There are countless social media posts, TV shows, and various other tributes to the “tiny house” trend that has blossomed around the world in recent years.
But while these cute, innovative, and often inexpensive housing options are clearly interesting to outsiders, what’s it like to actually live in one? Well, that depends on who you ask.
In Britain, dumpsters are often referred to as skips. And London-based artist Harrison Marshall took the tiny house movement to extremes when he designed and then moved into a “skip house.” It has a small refrigerator, a hot plate, a little bit of storage space … but no running water. He uses a portable toilet outside of the bin.
Marshall said his living arrangement is unfortunately a sign of the times in a city where the average studio apartment costs $2,000 or more per month.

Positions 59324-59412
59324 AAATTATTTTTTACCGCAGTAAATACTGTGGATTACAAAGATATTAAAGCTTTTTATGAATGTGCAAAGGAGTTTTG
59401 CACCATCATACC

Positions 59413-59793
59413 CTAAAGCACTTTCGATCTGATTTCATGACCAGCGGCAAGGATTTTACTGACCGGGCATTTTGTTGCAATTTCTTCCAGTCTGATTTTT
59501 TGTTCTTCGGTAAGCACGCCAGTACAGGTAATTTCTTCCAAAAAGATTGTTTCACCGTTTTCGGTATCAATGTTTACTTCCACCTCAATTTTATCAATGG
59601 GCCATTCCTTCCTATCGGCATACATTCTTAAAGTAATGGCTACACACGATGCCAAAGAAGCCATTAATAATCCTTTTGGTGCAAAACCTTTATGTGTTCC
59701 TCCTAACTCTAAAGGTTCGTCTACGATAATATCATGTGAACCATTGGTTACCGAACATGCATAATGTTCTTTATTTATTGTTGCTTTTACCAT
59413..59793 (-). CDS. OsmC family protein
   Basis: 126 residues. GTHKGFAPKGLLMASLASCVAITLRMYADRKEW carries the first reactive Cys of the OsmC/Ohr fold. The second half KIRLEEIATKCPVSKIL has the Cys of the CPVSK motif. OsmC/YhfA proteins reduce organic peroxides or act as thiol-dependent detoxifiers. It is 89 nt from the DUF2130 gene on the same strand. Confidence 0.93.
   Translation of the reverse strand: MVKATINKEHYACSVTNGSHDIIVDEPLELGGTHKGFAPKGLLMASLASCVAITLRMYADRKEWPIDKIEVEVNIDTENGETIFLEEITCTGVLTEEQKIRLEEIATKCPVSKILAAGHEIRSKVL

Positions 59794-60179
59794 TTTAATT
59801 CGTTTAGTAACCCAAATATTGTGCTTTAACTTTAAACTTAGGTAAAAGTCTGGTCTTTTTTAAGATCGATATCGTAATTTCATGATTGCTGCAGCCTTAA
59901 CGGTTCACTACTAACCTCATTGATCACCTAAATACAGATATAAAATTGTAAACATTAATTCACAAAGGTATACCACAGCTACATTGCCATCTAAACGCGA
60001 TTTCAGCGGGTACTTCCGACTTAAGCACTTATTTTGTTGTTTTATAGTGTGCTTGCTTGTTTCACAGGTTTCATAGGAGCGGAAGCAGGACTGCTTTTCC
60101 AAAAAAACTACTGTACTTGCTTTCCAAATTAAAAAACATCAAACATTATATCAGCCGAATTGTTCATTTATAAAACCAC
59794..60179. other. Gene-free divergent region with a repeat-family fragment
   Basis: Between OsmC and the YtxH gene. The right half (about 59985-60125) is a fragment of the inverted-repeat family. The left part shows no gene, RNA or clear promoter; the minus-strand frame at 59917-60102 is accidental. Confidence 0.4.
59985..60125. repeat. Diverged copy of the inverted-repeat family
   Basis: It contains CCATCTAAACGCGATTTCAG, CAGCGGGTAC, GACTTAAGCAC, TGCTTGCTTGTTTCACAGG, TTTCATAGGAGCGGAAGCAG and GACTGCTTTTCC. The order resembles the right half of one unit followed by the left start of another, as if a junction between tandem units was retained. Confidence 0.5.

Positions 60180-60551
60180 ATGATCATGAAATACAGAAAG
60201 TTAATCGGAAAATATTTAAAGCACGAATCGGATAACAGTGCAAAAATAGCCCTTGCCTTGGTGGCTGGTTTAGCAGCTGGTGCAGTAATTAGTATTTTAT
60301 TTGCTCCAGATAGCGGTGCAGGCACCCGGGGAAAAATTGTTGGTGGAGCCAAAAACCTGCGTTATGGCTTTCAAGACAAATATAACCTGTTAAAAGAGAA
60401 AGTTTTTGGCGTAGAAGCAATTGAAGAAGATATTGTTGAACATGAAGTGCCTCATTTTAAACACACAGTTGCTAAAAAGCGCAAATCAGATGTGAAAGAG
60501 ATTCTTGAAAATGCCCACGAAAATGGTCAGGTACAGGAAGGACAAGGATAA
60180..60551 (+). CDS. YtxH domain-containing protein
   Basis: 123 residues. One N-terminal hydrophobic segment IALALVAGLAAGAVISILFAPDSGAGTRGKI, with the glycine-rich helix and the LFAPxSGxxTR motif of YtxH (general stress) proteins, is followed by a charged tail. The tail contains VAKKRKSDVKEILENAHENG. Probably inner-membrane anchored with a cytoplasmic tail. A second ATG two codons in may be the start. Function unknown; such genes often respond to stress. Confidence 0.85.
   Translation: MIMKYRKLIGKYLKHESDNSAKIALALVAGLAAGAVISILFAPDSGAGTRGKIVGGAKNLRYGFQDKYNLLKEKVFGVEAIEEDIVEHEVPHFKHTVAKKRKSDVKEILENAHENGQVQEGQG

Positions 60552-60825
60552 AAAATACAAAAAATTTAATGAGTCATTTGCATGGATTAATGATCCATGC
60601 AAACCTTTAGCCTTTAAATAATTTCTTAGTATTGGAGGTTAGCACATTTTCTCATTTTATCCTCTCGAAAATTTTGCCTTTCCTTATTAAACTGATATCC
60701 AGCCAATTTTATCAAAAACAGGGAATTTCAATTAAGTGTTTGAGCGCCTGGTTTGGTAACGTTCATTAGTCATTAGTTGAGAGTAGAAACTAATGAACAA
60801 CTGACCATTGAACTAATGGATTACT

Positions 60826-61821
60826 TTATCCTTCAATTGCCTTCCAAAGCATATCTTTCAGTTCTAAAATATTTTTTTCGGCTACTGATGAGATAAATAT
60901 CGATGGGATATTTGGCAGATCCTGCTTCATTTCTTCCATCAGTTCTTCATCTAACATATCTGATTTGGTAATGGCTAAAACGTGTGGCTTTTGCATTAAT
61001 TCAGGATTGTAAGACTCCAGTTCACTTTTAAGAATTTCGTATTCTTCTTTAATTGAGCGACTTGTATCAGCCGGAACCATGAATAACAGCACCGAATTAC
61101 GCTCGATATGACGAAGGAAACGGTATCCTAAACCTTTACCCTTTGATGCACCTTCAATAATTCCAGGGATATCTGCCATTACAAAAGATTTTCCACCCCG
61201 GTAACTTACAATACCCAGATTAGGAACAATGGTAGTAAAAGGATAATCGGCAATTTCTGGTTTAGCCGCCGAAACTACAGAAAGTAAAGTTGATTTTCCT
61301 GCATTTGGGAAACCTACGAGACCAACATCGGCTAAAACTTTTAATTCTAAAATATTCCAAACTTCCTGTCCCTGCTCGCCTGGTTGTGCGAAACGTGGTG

“There are obviously benefits of minimal living, but that should be a choice rather than a necessity,” he said.
In addition to dealing with the obvious shortcomings of such a small abode, Marshall and other tiny house dwellers also have to contend with hordes of rubberneckers who are captivated by the lifestyle.
Some are looking for affordable housing, others just want to add more content to the countless images and videos of tiny houses already available on social media. But when the rubber meets the road, very few are willing to make the compromises necessary to move in.
According to Marshall, about four-fifths of the inquiries he receives about actually obtaining a skip house amount to “just buzz and chitchat.”
He said people have become “almost numb to it from social media,” which can glamorize tiny house living while glossing over the fact that most of the comforts of home are missing.